Fresh from spending a week in Cologne drinking pretty much nothing but Kolsch, we headed into town this weekend to visit the recently reopened Smithfield Tavern.
On the fringe of the Northern Quarter (across the street from Bar Fringe, incidentally), the Smithfield is now being operated by the team behind the nearby Blackjack Brewery. It’s had a lick of paint on the outside and a much-needed design revamp on the inside.
We’d first called in a few months back, before Blackjack were involved. At that time, the outside was surrounded by scaffolding and the decor was…unique to say the least. One of its most distinctive features was a pool table cut in half for use as an actual table. A bar takeover by Seven Bro7hers had alerted us to the pub and we were pretty chuffed by the sheer value for money it offered. But it was very quiet and didn’t look like this would change in the foreseeable future.
(Although I remember taking some pics of the pub in its former guise, this is the only one I could find).
Fast forward a few months, and we were sat in the same place but it was bustling. What a turnaround.
As we’d been away, we’d missed the opening night so our first visit was a Friday night just a week after its relaunch.
Inside, the brightly coloured tiles and the pool ‘table’ were gone and instead replaced with a simple rustic design filled with vintage furniture of varying periods – we were sat at what appeared to be a Victorian-style table with cast iron legs and I also spotted some 60s era tables, chairs and cabinets.
It fits with the Northern Quarter without being too over the top pretentious. A quick job or a simple design? Either way, it works. I also noted hooks by the most of the bar stools – head to Scandinavia and northern Europe and you’ll see hooks everywhere so there’s plenty of places for patrons to hang their coats without having to hog extra seating. Maybe it’s a bit nerdy of me, but it’s just so bloody useful to have them that I wish more UK bars did.
Some other bits to note – I liked the choice of activities throughout the pub including skittles (using what appeared to be the afore mentioned pool ‘table’, darts with a fully marked out oche mat and a piano.
The ladies’ toilets also had a snazzy little mirror which caught my eye, as well as some some ye olde tiles on the approach to the bathroom.
But now the important stuff – the beer. With six handpumps and ten keg taps (along with a fully stocked fridge and Blackjack Lager on a separate keg), there’s definitely a decent amount of choice.
Although Blackjack feature heavily, they don’t dominate so it’s nice to see plenty of options available. Prices are also fair – and they offer thirds, halves and pints.
We settled in and had a few and by the time we’d decided to move on to the Blackjack Brew Tap, it was busy.
We’d planned to go to the Brew Tap on Saturday instead, but found ourselves making a visit on the Friday too. The last few times we’ve been it’s usually been on a Sunday and fairly quiet, so it was great to finally to visit of an evening and experience more of the atmosphere.
I failed to take many pictures (with the exception of my Untappd check-ins) and I didn’t get one of the beer board so I can’t quite remember what was on at the time.
But there was a nice mix of beers from Blackjack and others so we happily whiled away a few hours sampling some of the options before heading for a night cap at The Marble Arch (my favourite pub, don’tcha know) and then home.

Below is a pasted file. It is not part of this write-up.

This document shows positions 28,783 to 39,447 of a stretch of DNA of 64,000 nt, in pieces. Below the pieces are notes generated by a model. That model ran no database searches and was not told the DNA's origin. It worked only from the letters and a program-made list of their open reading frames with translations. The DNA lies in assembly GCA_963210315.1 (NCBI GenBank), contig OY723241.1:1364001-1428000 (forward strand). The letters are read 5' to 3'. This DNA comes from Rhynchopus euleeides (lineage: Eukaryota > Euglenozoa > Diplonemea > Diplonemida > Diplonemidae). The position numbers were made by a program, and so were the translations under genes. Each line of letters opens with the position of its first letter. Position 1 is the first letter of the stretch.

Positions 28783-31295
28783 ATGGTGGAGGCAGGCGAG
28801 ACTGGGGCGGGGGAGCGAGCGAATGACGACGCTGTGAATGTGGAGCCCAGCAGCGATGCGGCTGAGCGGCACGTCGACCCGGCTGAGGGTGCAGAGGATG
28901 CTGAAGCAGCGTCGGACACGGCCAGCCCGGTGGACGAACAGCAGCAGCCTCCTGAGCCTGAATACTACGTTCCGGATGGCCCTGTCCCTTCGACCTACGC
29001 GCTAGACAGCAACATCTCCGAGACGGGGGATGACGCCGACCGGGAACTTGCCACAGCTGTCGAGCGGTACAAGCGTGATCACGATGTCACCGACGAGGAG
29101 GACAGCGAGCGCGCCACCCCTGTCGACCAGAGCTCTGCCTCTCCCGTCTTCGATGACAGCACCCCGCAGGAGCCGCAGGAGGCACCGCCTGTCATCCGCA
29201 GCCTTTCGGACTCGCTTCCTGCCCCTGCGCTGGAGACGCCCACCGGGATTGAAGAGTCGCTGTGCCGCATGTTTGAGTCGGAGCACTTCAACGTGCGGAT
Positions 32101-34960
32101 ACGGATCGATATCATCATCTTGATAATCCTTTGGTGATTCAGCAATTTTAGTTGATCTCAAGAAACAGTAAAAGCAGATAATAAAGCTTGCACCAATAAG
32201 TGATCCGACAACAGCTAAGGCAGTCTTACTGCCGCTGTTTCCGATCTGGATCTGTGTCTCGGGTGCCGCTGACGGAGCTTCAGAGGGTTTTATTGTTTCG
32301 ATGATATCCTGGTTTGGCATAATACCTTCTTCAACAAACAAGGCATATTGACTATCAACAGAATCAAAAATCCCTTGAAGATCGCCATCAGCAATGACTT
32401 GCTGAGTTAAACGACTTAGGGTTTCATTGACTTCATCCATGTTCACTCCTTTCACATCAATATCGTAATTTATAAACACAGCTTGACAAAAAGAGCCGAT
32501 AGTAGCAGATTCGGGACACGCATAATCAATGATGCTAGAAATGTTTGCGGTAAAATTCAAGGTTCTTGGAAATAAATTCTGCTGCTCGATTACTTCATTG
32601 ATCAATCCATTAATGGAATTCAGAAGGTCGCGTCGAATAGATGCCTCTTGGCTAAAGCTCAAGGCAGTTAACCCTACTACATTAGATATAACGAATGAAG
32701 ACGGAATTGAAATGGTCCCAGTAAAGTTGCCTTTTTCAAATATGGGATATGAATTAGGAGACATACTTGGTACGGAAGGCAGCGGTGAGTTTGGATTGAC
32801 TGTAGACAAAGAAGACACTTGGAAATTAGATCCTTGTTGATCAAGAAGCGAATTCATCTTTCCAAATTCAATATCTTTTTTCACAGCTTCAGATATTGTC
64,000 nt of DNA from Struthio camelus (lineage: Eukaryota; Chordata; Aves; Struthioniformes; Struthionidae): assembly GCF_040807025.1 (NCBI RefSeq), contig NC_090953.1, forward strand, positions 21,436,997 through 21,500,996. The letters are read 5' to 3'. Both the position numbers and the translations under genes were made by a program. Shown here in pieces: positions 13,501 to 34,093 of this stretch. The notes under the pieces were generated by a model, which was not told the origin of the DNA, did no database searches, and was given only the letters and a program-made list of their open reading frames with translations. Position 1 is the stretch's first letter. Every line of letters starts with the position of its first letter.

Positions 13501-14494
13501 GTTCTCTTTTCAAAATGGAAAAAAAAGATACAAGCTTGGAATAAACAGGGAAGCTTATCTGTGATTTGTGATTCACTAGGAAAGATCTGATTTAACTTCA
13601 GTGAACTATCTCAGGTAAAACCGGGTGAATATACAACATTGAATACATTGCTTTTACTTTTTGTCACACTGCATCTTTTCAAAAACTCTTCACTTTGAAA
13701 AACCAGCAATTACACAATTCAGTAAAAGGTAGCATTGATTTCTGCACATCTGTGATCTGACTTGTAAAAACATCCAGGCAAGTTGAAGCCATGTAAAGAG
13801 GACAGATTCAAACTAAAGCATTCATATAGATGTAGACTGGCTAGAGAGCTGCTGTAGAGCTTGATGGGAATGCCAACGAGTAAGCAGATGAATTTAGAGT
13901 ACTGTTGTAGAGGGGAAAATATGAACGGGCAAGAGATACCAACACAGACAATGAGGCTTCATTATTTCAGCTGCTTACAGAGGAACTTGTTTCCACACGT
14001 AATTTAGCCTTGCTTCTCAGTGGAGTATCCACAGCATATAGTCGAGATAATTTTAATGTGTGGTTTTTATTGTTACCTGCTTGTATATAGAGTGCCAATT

Come Saturday afternoon we were back in town. I was off for dinner for a friends’ birthday early evening, so we popped out slightly earlier to get chance to visit Runaway Brewery.
Located in the railway arches close to Blackjack and Marble Brewery, this was the first time Runaway had opened their doors and had been timed to coincide with Blackjack’s event.
Making good use of pallets and large wooden spools, they’ve created a small bar, fencing and tables inside and had brought along some additional seating outdoors. This minimalist design was clean and crisp, and the addition of a few drawings of the brewery’s bottles made you forget you were under a railway arch (until the trains/trams went overhead at least).
Four kegs were on hand so we decided to go for the Hopfenweisse first. I’d sampled it at Stockport Beer Fest and really enjoyed it, so it was good to try it again – even if it was a little lively to pour! While waiting for it to settle we were kindly offered samples of the Marzen Lager and American Brown to try, and Ross also went for the smoked porter.
It attracted a decent-sized crowd (again, fairly busy by the time we left) and was a genuinely good little brewtap, so I do hope they open their doors again soon.
Our second visit to Blackjack then beckoned, and this time I did remember to take a picture of the board (I think the line-up was pretty similar or maybe even identical to the previous evening, but I can’t be sure).
Being one of those rare warm and sunny days in Manchester, we plonked ourselves on one of the outdoor tables and made our way through a few of the options before one popping over to the Arch again for one last beer before my night out.
The area known as the Green Quarter is rapidly becoming a bit of a beery hotspot these days. Not something I thought I’d say about a section of the city which is dominated by overpriced flats and railway arches, but there you go. The efforts of the local breweries have really made a difference, and I’m sure we’ll see more great events and open days in the coming months.